Environment: Interview

Lost in Japan: How to defend against tsunamis

Dr. Jörn Lauterjung, who develops tsunami early warning systems at the German Research Centre for Geosciences, tells us more about these monster waves.
The wave from a tsunami crashes over a street in Miyako City, Iwate Prefecture in northeastern .../ Credits: Reuters
Allianz Knowledge: It wasn’t the earthquake but the following tsunami that caused most devastation in Japan. How did this massive wave develop?
Jörn Lauterjung: This tsunami was triggered by an 8.9-magnitude earthquake around 250 miles (400 kilometers) from Tokyo, off the coastal city of Sendai.

The tremor itself was a result of the Pacific tectonic plate submerging beneath the North American and Eurasian tectonic plates.

I always compare this with a flat spring as they are used for utility vehicles. What basically happened was that the submerging plate, our flat spring, couldn’t stand the stress anymore.

When it cracked, the upper part of the Pacific plate rebounded, thereby rising the sea level by up to 4 meters along a 100 to 150 kilometer-long fracture zone. This resulted in a wave that travelled at high speed through the ocean towards the shore.

How big was this tsunami compared to the Indian Ocean tsunami in 2004?

Even if we talk of the Japan earthquake as one of the four or five strongest quakes ever recorded, the energy set free by the Sumatra tremor was even higher in terms of sea level displacement. The Japan tsunami reached a wave height of about 10 meters. The one which hit Indonesia surged by up to 25 meters.

But it’s not only the height of the wave that is so dangerous. It’s the wave length of 200 meters and more that unfolds the deadly impact as this huge volume of water enriched with debris, cars, ships and even parts of houses crashes into shore. The chances of surviving in this water are close to zero.

Dr. Jörn Lauterjung develops tsunami early warning systems at the German Research Centre for Geosciences. Dr. Jörn Lauterjung develops tsunami early warning systems at the German Research Centre for Geosciences. What lessons were learned from the Indian Ocean tsunami?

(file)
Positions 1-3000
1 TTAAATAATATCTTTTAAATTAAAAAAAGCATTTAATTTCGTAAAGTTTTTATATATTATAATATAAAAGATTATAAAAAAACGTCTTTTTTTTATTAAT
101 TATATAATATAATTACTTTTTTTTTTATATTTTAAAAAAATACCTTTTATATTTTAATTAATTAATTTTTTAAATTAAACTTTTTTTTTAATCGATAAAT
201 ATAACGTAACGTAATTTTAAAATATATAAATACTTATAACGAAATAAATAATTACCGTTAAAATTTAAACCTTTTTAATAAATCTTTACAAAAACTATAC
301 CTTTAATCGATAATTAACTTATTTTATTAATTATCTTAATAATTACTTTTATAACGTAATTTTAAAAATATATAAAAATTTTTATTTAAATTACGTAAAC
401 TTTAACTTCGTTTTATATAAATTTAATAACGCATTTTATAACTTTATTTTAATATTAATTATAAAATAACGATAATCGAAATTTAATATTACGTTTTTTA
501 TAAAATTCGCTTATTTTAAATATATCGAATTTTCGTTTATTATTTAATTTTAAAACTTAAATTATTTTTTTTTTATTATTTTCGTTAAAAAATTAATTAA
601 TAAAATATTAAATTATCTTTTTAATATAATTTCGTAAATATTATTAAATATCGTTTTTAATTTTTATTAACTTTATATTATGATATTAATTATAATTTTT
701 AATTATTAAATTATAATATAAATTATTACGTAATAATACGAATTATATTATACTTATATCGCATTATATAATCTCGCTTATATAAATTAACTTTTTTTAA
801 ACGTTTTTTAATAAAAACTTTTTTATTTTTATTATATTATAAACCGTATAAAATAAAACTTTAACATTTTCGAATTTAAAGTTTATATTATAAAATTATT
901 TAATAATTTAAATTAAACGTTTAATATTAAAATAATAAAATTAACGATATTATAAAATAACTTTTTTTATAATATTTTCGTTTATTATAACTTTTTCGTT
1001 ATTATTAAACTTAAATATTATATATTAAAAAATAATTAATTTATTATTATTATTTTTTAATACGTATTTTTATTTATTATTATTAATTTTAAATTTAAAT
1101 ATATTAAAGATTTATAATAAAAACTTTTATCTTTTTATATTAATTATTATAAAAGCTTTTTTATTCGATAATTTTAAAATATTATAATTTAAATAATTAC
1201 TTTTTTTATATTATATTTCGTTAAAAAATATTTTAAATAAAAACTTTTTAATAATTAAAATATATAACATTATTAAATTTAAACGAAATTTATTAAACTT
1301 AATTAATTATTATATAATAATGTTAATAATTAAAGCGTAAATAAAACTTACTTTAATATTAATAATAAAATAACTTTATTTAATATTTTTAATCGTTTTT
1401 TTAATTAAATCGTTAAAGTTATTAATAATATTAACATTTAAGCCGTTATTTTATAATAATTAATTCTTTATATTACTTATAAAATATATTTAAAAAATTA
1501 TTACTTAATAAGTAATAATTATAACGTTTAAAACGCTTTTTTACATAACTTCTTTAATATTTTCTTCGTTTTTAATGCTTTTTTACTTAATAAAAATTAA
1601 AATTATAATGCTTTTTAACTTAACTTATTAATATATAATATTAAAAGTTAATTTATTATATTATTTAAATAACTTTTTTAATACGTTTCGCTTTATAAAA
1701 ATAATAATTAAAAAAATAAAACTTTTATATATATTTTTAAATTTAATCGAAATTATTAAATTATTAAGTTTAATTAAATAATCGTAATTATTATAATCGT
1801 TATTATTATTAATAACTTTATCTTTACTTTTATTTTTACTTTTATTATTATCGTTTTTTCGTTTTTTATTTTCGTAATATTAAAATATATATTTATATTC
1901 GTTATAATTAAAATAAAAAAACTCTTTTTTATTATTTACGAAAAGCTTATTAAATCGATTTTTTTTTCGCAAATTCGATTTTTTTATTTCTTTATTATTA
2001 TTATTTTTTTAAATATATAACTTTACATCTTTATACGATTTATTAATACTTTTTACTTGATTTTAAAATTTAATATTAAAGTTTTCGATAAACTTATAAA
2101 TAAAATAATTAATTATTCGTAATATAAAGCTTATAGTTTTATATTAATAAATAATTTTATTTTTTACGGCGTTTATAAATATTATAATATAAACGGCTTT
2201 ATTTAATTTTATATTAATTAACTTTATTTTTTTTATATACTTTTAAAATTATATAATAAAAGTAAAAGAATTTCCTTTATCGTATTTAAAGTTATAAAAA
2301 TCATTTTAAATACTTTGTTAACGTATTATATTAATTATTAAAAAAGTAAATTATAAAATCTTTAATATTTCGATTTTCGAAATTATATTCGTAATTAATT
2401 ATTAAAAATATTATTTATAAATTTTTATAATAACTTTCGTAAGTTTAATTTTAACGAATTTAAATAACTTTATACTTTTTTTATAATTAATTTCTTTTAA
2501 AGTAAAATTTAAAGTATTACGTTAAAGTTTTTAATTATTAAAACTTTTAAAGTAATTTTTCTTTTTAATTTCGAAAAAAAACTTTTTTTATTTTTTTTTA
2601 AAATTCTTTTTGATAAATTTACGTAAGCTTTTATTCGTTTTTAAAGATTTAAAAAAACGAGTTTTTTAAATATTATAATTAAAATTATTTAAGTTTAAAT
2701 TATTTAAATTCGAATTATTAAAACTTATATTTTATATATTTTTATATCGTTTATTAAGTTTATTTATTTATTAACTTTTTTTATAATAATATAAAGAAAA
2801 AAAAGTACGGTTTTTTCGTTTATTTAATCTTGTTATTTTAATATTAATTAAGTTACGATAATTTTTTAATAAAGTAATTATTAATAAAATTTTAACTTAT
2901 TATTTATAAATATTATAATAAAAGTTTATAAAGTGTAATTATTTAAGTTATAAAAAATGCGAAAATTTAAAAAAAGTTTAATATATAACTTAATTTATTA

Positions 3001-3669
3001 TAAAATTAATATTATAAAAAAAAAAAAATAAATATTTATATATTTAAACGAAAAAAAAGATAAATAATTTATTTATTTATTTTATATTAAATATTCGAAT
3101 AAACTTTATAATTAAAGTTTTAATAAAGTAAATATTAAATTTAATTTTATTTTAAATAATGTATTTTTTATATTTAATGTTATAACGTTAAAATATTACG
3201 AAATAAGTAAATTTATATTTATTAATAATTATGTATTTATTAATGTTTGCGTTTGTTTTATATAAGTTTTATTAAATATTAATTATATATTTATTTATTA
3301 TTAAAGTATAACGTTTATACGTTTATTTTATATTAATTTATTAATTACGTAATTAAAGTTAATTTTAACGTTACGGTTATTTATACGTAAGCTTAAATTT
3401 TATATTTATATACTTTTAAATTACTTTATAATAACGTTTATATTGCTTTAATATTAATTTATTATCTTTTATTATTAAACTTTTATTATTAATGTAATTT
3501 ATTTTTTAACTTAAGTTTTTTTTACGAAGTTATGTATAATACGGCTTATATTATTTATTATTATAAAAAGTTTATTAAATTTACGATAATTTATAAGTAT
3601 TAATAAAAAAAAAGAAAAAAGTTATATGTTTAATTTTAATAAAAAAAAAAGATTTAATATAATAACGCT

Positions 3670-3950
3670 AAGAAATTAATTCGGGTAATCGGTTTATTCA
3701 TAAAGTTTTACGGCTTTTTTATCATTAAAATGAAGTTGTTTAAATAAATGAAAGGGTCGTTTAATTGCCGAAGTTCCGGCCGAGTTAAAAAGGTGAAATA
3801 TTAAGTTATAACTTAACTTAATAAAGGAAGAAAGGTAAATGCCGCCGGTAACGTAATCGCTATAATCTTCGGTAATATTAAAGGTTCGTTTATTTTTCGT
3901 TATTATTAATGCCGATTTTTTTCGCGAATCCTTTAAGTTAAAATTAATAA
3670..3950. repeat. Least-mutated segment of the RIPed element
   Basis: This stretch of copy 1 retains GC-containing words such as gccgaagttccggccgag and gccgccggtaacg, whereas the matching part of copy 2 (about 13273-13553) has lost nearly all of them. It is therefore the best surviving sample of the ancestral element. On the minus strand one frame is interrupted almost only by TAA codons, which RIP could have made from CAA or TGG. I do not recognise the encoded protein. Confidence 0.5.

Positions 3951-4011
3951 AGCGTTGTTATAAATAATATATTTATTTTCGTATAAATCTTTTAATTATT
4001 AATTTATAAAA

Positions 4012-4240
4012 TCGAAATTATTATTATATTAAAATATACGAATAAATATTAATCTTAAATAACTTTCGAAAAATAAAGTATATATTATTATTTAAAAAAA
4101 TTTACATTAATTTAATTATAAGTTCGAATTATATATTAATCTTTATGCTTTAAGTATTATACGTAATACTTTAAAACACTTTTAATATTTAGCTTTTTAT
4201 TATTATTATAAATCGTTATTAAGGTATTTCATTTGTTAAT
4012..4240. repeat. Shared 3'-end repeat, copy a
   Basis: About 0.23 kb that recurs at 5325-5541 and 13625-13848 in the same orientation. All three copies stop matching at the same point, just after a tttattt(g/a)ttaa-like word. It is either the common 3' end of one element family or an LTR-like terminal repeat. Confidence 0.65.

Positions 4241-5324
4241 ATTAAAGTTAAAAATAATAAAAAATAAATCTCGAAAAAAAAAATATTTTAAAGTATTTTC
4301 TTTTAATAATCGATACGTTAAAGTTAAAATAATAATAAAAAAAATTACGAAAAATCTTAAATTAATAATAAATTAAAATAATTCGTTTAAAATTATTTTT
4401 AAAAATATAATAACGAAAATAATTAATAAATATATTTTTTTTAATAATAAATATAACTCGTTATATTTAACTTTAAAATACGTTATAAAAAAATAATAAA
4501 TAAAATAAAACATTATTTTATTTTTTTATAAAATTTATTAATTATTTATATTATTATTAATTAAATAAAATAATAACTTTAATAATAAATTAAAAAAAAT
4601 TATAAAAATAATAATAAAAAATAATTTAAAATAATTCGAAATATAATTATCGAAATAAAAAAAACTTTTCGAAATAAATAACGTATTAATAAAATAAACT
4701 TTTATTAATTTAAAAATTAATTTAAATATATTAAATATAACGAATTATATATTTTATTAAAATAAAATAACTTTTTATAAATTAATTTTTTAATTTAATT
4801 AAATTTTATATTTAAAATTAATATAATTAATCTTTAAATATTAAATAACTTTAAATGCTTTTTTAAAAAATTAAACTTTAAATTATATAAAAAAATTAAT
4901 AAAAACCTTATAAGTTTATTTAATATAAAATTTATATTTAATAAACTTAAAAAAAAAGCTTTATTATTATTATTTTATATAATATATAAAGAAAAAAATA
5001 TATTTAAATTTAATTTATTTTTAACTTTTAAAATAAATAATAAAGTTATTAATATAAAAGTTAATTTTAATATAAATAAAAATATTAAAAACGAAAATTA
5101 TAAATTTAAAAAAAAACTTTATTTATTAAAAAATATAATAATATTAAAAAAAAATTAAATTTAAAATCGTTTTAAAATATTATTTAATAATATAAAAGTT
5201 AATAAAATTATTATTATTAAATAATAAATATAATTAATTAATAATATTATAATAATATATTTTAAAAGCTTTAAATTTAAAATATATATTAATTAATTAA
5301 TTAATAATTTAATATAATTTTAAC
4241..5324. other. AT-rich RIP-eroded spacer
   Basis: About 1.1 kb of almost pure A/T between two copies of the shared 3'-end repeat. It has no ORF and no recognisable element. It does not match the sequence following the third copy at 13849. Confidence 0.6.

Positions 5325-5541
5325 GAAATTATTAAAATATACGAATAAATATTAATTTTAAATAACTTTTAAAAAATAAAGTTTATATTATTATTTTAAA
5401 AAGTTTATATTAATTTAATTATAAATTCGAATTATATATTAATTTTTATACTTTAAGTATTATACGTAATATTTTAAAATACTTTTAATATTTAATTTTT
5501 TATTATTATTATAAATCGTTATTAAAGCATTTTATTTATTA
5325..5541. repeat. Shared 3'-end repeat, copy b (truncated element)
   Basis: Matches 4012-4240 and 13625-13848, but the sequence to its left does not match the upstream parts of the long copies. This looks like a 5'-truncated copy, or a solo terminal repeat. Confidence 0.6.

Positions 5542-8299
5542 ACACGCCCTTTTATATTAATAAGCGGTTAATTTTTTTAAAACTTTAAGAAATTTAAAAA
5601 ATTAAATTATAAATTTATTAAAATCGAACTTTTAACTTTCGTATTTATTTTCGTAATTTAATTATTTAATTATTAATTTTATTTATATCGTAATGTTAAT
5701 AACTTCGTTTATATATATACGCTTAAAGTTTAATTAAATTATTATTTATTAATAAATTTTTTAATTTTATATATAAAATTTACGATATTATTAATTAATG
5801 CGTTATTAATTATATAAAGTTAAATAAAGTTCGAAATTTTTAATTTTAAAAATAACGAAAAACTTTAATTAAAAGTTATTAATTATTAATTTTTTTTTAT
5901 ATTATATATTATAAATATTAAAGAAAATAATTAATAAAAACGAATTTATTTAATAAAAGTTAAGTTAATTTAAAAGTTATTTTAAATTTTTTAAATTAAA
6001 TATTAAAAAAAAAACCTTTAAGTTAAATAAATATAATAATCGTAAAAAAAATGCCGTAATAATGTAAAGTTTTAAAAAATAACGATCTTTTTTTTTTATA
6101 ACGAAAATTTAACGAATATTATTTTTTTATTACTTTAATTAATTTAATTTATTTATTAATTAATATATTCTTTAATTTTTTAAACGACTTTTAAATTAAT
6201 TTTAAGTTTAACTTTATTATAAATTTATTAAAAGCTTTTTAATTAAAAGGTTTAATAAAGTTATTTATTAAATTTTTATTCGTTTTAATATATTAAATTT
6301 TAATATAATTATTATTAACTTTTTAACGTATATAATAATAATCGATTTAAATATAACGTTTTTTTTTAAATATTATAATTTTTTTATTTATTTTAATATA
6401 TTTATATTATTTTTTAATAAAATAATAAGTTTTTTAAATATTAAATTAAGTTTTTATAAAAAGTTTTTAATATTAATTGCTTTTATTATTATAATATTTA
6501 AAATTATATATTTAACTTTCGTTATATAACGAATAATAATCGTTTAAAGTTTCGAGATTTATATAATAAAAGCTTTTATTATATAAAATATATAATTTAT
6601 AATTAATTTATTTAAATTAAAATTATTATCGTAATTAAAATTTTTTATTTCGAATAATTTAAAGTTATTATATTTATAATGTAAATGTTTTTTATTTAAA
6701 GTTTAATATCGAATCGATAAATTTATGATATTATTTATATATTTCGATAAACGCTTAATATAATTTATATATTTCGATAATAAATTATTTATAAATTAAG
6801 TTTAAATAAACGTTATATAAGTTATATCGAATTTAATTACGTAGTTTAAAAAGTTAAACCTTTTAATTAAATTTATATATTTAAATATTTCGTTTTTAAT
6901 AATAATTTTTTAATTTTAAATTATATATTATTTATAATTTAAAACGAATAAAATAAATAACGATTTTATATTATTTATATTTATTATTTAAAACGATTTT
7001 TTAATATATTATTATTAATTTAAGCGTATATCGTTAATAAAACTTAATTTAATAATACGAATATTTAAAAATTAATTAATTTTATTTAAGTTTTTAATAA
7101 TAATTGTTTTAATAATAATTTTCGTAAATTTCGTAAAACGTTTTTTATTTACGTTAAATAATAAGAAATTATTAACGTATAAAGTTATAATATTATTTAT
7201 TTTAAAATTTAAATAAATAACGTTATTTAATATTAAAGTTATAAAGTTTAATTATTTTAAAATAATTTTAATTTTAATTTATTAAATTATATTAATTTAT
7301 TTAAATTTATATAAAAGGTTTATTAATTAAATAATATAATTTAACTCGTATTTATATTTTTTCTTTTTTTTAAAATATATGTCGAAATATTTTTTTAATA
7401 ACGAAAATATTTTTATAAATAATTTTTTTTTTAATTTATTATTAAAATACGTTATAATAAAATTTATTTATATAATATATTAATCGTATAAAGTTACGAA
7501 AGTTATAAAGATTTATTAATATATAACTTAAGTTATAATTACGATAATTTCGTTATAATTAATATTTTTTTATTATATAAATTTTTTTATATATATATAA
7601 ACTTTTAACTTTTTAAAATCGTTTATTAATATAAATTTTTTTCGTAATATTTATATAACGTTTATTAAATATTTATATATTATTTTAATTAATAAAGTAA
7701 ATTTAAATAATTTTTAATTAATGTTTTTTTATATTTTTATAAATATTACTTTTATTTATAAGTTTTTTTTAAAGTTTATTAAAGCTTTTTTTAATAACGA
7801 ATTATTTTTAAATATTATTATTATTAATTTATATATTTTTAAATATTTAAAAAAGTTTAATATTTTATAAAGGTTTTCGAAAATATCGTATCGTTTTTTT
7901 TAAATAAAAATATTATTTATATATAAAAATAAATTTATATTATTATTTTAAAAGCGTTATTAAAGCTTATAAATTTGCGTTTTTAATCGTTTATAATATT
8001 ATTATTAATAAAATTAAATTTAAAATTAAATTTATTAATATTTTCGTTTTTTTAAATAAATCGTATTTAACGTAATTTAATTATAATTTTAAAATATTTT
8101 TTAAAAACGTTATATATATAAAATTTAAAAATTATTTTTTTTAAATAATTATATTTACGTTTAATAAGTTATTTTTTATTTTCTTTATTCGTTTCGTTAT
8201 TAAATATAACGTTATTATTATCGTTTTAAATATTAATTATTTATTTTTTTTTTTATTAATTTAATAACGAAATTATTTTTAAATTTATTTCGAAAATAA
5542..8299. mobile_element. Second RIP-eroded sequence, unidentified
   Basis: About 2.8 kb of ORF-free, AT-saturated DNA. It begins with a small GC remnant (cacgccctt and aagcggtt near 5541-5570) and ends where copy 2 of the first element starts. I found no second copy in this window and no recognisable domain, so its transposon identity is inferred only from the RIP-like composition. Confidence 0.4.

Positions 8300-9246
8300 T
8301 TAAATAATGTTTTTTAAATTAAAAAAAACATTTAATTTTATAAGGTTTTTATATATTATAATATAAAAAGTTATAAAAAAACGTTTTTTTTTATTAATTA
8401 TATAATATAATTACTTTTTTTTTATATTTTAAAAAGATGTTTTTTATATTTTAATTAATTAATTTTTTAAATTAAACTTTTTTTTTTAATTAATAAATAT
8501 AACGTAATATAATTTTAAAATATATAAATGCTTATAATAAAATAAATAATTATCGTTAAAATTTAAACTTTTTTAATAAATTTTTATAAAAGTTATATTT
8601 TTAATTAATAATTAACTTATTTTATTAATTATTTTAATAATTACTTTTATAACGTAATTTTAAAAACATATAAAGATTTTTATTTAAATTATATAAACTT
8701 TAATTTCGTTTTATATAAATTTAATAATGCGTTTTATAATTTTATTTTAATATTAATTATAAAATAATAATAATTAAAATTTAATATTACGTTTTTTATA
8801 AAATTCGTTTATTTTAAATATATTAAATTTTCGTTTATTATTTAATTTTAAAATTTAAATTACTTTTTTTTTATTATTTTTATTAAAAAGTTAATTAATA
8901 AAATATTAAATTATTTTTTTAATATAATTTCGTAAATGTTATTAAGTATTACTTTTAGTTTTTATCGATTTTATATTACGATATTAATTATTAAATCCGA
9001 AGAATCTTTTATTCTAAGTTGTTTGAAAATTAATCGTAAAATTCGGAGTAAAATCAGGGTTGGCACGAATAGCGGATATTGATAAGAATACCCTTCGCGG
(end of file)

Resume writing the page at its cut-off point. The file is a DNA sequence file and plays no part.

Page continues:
What the 2004 tsunami exposed was that there was no warning system in place. Unlike in the Pacific Ocean, there was no real precedent for a tsunami like this in the Indian Ocean.

Of course that changed immediately afterwards. Structures were developed to deal with this kind of natural force. National Tsunami Warning Focal Points (TWFPs) were established, local authorities were trained in disaster management, which led to a higher awareness on the part of the people.

Escape routes from beaches now point out where to evacuate in case of emergency: parking garages, hotels and other public houses can be used as shelter.

In some areas with no natural hills and higher buildings even Tsunami Evacuation Raised Earth Parks (TEREPs) have been established. I would say that if another tsunami similar to the one of 2004 happened far less people would perish.

Speaking of tsunami warning systems, did the Japanese one fail?
Not at all. The Japanese warning system is known as one of the best in the world. They have a very dense net of seismometers. They know that they face one of the highest tsunami risks in the world.
Three minutes after the first shock a major tsunami warning was issued. The only problem was that the wave hit the coastline just 15 minutes later. It was just not enough time for evacuation.
That sounds terrifying because if Japan can’t stand such a tsunami, who else can?
There is very little you can do against a 10 or 20-meter tsunami. The best protection is nature itself. This was the lesson to be learned from the Indian Ocean tsunami. Coral reefs provide a good defence. They weaken the tsunami on their way ashore. If the coral reefs off the coast of Sri Lanka had not been removed by humans, the impact would have been less disastrous.

Of course you can think of artificial control structures, like breakwaters made out of concrete. But these would be enormous building works raising the question of cost and benefit.

Statistically speaking, a tsunami of this size happens once every 100 to 150 years. For the Indian Ocean this natural disaster only occurs once every 400 to 600 years.

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